Netsplit Information
Why do servers split, what does it mean?

what is an irc network?

which server am i on?

how do netsplits happen?

If you have an irc server, you can have say 1024 users that can connect to it.

/server irc.vbirc.com 6667
and you connect to that particular server.
Upon connect, you can join a room:
/join #chat
Users of course connect to their own rooms, and rooms of friends.

Now, if you are all on 1 server, in #chat or another room.
It's just 1 server, and if it is online, it's online. If it's not, nobody can be online.

The main server can be set up as a HUB. Allowing other irc servers to connect.

This allows a network setup. Users can connect to irc.vbirc.org or irc.vbirc.net.
But once connected, if they /join #chat They will see you in #chat too, even if you are on irc.vbirc.com

The benefit here is that if all three servers allow 1024 users, the whole network can
spread the load of users, so 3072 total. The benefit there is that we can have way more users online.
And still have servers be offline, and still have a fast network.

The setup would now be:

irc.vbirc.com (HUB:1024)
	|- irc.vbirc.org (LEAF:1024)
	`- irc.vbirc.net (LEAF:1024)

If a server is dying, because of a DDoS attack, network maintenance, server maintenance, routing issues, or whatever.
Then for example irc.vbirc.org disconnects. Taking all its users with it.

Now, users can of course try to reconnect to irc.vbirc.org and maybe a minute later it will work again. But server could also be offline for
weeks. Reconnecting to irc.vbirc.net or irc.vbirc.com which are still online (as they are hosted at different locations) will let you get back online and /join #chat will make you be able to continue chatting.

With a web site you won't notice 'netsplits' because it's usually just 1 server, the works: or it doesn't.
But if you are on a page and the server dies, you won't notice it. The page is already loaded. With IRC you have a persistent connection.
If that connection drops, it takes active connections with it.

In the channel you will see:

* User: Floris has quit (irc.vbirc.com irc.vbirc.org)
Meaning: this is a netsplit, the quit msg says irc.vbirc.org has disconnected from irc.vbirc.com.

If you would check the MAP of the network it will now show:

irc.vbirc.com (HUB:1024)
	`- irc.vbirc.net (LEAF:1024)

irc.vbirc.org isn't on it.

But if we would have just 1 server, then it's 100% loss.
With 3 servers, only a third has quit. Allowing two third to stay online with a positive experience.

A network also allows that 1024 users can be spread over multiple servers, the server has less resource issues and stays fast/snappy.

A network also allows that 1024 can easily grow to 100,000 or a million users over a network. In case of an event more servers can be connected to the HUB growing the network without taking it down. New leaf servers can be added on the fly.

So imagine 1 server with 1 million users chatting in rooms, during an event. And that 1 server goes down. Everybody is upset that nobody can chat. They can't connect or otherwise resume chat.

Now, if we had 100 servers with 1 million users in rooms, during an event, and 1 server goes down. 99 servers stay online. Only say about 1000 users quit. They can easily reconnect. The benefit is huge. The loss is small.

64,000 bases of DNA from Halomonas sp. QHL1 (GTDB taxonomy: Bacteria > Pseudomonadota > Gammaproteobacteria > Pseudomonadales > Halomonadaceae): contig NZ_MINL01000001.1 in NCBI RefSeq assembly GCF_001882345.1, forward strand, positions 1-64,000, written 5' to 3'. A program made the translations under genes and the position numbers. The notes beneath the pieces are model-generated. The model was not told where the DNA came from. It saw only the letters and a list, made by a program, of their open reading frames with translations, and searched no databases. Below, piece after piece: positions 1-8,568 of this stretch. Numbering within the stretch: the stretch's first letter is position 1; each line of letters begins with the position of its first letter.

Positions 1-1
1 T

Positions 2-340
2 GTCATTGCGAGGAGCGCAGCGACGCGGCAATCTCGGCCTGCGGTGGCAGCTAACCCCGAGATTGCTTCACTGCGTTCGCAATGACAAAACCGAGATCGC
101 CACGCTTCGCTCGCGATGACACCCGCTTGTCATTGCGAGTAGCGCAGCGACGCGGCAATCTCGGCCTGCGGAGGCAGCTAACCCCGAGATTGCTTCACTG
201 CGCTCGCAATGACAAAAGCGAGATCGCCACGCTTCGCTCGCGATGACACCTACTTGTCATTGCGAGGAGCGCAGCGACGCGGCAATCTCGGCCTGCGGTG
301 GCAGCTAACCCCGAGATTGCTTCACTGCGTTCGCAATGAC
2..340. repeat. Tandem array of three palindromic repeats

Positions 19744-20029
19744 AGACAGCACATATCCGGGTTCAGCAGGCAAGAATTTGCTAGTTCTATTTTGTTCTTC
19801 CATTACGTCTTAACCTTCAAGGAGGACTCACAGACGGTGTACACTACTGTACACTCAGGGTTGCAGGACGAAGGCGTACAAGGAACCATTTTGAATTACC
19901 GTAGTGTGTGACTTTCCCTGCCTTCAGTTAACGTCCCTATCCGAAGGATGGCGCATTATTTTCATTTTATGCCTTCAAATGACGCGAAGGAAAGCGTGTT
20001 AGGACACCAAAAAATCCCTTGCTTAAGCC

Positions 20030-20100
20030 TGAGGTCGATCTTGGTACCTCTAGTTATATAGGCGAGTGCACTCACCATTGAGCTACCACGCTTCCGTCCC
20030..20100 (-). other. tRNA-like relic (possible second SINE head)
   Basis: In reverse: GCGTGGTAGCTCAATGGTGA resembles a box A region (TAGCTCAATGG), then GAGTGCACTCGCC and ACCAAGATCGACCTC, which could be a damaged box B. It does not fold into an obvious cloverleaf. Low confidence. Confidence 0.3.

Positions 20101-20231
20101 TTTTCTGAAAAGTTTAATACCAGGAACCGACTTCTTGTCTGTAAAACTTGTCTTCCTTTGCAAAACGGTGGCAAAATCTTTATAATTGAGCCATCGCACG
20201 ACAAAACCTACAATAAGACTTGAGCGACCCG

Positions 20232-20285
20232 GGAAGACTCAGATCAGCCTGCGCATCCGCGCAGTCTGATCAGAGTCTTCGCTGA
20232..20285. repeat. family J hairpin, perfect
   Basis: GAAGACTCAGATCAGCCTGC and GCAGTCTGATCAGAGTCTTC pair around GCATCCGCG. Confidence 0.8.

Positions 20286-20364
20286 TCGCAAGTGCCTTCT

So a netsplit is caused because on a network of irc servers one or more servers split away due to a disconnect, from the hub they're connected to. Causing users sometimes to disappear from the chat room, or maybe you if you're on that server. But it's just a portion of the network and the users will automatically return or they can reconnect through another entry point.

Sometimes the routing between hub/leaf server is unstable and splits. But both servers remain online. In 1 side of the network (netsplit source side) you will see 50 people, and if you would be on the other server you might see 5 or 500. They can continue chatting, but of course. They dont' see the other users. Upon a reconnect (should happen automatically once routing i restored) the rejoin the chat rooms and what they say will again be able to be seen by the others.

You can do a /map command on IRC to see which servers are connected, and how, and how many users are on each server.
You can do a /lusers command on IRC to see how many users are connected in total.
You can do a /whois (like /whois Floris) to find out on which server a user is.

On the vbirc network our HUB is : irc.vbirc.com
And we use rrDNS with IN A records for all the unique IP addresses of all hubs and leafs.
So if you connect to irc.vbirc.com you might end up on irc.vbirc.net
But if you connect again to irc.vbirc.com you might end up on irc.vbirc.org
So web site owners can always point to irc.vbirc.com, because even if irc.vbirc.com itself is down.
The rrDNS name server setup will reconnect the user to one of the other servers on the network.
This allows us to take bad servers out of the pool, and add more servers to the pool if needed.
The end user has very little frustration from all the negative sides of netsplits and what not, as we're capable of damage control.
But because routing issues and global connectivity isn't a given, it's inevitable to avoid netsplits.

For more questions, join #help on irc.vbirc.com